Some movies come off like actor’s workshop experiments, where the players are given a scenario—no matter how improbable—and are expected to play it straight through without breaking character. Karaoke Terror plays like an anthology of such scenes, with the common denominator not really being the plot but the way everyone has to treat the most absurd goings-on with complete seriousness. They do, much to their credit, but sadly not to ours.
As you can probably guess from the title, Karaoke Terror deals (however peripherally) with one of Japan’s most broadly-exported pastimes apart from the Nintendo Wii. On one side we have a gang of twentysomething guys whose idea of a big thrill is to drive a van out to the shore, set up a PA system, and sing the greatest hits of the Showa era in kooky costumes. On the other side, we have a clutch of women in their forties—all named “Midori”, all divorced and with only the most tentative of connections between them at first. When one of the kids flips out and slashes a Midori’s throat open, the other girls band together to get revenge. Soon each side is arming themselves with progressively more dangerous military hardware, from motorcycle-mounted spears to illegal guns to rocket launchers to … you get the idea.
Now the bad news: it sounds a lot funnier than it actually is. Once the basic setup’s been established, the movie follows it through to the bitter end with all the aplomb and grace of a drunk driver going off a cliff. There are three kinds of scenes: a) people sitting around and declaiming utter absurdities to each other and nodding “Yes! That’s right!”; b) people singing (usually badly) from The Complete Showa Songbook; and c) people killing each other. The one thing that’s closest to an insight—it’s only while engaged in this war that the girls begin to feel truly alive again—is handled with leaden obviousness.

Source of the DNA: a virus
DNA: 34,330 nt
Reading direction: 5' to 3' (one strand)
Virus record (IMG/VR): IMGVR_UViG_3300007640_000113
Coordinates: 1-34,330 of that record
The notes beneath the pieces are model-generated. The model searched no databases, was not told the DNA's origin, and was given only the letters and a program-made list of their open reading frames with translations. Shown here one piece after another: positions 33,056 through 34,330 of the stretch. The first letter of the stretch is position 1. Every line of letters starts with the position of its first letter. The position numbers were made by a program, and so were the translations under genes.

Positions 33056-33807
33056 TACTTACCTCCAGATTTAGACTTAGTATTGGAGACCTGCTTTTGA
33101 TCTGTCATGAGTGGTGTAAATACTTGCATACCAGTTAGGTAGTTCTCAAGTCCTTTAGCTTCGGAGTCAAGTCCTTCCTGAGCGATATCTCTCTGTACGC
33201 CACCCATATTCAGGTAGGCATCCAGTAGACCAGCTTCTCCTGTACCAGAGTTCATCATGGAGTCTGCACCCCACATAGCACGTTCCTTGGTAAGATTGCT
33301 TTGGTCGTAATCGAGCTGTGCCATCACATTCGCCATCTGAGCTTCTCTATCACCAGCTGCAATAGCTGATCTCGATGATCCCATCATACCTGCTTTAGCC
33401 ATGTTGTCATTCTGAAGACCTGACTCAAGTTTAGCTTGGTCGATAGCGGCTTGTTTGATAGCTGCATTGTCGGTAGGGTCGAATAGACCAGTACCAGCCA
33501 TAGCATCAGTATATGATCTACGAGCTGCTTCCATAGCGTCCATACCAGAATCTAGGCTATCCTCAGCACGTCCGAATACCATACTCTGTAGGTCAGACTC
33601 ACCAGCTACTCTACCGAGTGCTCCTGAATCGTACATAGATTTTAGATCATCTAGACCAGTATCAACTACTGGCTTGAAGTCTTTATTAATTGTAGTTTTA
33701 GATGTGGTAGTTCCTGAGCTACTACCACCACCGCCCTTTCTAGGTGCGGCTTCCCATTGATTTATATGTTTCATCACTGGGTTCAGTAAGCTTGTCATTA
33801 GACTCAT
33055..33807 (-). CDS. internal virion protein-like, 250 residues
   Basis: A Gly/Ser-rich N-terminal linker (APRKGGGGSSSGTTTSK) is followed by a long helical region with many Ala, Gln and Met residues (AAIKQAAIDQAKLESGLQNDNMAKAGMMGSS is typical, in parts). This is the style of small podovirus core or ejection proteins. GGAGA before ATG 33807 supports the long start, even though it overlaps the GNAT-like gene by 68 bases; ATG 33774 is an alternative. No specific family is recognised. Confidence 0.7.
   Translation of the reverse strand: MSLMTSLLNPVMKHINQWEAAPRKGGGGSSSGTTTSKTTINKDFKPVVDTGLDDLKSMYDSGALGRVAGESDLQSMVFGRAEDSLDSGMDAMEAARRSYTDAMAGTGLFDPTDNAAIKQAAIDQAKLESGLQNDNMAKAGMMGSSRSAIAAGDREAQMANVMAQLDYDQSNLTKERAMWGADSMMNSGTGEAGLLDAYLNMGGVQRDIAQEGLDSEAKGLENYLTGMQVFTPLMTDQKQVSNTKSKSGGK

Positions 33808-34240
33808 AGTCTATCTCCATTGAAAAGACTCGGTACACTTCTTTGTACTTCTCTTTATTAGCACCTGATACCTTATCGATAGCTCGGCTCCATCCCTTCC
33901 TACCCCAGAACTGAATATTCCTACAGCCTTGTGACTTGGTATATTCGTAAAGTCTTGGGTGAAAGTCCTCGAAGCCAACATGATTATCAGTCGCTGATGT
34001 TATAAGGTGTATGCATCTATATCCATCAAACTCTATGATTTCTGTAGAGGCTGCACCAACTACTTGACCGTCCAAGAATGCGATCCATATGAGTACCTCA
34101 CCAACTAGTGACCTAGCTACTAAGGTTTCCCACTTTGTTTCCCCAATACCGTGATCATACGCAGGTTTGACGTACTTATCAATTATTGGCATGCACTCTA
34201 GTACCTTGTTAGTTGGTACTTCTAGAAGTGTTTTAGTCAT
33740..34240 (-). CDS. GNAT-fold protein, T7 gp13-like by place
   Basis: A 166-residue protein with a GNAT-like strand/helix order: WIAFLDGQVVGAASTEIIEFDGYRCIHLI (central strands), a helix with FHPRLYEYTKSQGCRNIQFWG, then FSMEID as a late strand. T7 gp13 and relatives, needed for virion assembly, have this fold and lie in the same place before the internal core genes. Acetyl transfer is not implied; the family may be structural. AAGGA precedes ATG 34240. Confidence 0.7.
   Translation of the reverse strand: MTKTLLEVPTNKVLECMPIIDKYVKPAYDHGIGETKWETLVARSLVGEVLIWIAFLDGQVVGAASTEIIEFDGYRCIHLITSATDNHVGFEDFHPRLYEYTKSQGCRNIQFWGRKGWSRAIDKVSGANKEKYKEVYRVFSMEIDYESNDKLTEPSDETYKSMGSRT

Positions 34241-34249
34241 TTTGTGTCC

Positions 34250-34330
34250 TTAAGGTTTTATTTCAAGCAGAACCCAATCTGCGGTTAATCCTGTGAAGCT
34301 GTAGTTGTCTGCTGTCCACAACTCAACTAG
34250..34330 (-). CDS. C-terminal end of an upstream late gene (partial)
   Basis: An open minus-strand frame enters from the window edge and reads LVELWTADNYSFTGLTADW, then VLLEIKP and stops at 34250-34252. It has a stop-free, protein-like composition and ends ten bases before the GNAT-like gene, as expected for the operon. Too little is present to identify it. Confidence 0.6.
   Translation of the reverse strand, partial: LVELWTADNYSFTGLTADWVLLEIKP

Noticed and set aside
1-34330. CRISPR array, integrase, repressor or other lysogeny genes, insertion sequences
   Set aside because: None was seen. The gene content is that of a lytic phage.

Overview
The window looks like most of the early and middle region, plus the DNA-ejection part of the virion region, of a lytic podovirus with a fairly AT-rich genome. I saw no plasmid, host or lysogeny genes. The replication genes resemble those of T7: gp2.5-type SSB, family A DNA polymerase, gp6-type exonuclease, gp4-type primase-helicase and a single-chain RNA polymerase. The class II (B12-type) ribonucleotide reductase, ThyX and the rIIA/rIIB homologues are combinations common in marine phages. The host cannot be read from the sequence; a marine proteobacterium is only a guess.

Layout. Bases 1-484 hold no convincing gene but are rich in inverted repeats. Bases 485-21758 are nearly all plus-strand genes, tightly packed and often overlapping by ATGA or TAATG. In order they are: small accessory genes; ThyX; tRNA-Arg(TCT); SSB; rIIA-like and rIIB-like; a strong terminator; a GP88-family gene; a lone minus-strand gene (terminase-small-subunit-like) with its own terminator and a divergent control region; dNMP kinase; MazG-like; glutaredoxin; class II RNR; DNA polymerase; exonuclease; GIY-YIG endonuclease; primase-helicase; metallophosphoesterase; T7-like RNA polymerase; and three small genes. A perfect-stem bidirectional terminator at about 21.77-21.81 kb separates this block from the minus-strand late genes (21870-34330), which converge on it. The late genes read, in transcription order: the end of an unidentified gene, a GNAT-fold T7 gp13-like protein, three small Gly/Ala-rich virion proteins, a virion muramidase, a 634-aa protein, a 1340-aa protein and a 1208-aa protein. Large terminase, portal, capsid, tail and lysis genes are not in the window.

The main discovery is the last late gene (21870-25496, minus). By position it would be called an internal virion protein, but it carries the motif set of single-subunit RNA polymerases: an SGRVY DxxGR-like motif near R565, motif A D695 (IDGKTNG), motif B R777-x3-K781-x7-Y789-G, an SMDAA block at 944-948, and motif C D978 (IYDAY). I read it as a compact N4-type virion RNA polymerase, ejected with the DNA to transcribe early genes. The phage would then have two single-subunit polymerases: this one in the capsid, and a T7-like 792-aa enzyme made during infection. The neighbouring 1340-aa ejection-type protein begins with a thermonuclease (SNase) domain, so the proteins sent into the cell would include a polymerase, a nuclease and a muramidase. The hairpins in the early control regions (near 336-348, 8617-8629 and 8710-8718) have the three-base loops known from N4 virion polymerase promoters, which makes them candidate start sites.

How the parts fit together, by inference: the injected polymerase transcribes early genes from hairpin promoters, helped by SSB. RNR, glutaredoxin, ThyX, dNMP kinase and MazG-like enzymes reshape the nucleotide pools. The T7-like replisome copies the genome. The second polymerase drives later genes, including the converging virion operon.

The other shame of it is how it all amounts to a waste of a good cast. The impossibly handsome Ryuhei Matsuda is the closest thing we have to a hero on the male side, but he’s given little to do but pose behind a microphone and muse abstractly in voice-overs. The Midoris, too, get credit for some inspired work—the funeral for the first of their dead friends is quietly hilarious—but, again, they (along with everyone else) eventually run headlong into the screenplay. On the plus side, dependably grizzled Yoshio Harada shows up as a hardware-store owner with a raging hatred of all things middle-aged and female.
There are, again, individual moments that work. I mentioned the funeral, and the scene where one of the boys tries to persuade the others he’s a stone cold killer (he waves the bloody knife under their noses) is quite funny—even if the way it’s followed up shows how the movie has a curious lack of interest in its own preposterousness. But such points are few and far between. I guess you could argue that it’s all funnier if you’re Japanese, or that it’s clever cultural commentary on the gulf between the generations or sexes or something … but in my mind it makes more sense to save that kind of analysis for a movie that actually works as, you know, a movie. What we have here is just an attitude in search of a story.
Other Lives Of The Mind